The plant-inspired backgrounds to Kehinde Wiley’s (b.1977) portraits are decorative devices to displace the subject from their expected environment. This helps us lose some of our preconceptions, allowing us to see better. Plants being plants, they do a whole lot more than that. They play with stereotypes of young black male masculinity and sensitivity, highlight the class and grace of women, and engulf and lift-up with intimacy and beauty the uniqueness of every individual face he paints. His subjects copy poses Wiley finds in old books and artworks of rich, powerful and colonial Europeans; inverting the place and role of black people in history. Each piece a cultural inquiry and a social commentary. Critics talk of the flatness of the background compared to the depth of the figural and hyperrealistic foreground, but that’s why it works. The shapes and colours of the plants are so dynamic, even when one-dimensional, allowing them to form a significant, yet supporting role in the power of his art.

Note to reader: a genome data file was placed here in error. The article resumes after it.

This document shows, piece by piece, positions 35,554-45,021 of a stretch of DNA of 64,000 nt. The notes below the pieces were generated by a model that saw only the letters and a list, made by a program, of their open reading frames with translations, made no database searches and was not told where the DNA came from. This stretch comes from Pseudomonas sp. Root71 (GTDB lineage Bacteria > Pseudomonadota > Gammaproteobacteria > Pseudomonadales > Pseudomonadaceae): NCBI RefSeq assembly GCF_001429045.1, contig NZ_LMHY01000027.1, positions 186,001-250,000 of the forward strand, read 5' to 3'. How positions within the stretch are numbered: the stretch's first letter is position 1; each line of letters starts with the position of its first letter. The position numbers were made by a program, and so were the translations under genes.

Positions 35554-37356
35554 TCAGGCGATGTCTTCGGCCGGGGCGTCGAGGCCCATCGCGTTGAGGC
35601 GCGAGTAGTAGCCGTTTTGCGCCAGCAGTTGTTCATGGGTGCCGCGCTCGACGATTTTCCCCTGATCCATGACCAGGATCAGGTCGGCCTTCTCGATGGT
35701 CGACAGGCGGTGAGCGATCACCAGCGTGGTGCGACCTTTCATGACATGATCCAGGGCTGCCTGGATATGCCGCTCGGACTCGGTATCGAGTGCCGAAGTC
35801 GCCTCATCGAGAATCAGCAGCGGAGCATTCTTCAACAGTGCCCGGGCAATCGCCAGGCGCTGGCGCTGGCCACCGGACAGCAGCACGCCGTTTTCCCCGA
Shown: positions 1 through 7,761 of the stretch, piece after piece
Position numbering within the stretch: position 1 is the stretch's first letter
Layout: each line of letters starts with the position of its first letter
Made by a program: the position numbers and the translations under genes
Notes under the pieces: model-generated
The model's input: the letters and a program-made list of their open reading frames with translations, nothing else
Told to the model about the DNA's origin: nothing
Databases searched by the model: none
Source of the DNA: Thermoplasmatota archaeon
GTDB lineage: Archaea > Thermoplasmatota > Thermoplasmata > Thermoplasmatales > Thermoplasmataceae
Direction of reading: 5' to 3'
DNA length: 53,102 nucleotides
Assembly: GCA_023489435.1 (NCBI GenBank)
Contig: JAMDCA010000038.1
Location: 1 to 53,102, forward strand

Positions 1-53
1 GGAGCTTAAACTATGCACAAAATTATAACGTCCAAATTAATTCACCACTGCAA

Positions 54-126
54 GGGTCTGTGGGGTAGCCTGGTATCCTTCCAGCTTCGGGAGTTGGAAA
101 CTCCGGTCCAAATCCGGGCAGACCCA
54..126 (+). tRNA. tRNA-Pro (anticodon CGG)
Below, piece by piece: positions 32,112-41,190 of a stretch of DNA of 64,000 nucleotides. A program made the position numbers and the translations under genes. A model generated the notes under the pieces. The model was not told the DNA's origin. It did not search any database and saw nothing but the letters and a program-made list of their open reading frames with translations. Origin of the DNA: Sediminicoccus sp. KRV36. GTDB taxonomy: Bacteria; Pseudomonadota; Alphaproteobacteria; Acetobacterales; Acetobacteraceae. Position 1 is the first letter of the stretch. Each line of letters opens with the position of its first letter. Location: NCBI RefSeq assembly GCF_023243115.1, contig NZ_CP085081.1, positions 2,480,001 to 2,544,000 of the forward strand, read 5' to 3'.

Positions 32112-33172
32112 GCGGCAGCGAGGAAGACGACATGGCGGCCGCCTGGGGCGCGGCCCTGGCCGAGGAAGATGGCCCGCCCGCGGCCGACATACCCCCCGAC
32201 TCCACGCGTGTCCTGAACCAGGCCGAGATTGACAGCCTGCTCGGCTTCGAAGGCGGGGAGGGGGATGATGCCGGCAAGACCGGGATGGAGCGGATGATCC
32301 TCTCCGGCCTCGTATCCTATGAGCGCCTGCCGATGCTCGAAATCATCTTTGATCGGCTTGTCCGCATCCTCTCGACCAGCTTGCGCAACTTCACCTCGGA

A retrospective of the artist’s work The New Republic can currently be seen at the Brooklyn Museum. A video below shows the artist eloquently explaining his life’s work to date. Runs to May 24th 2015.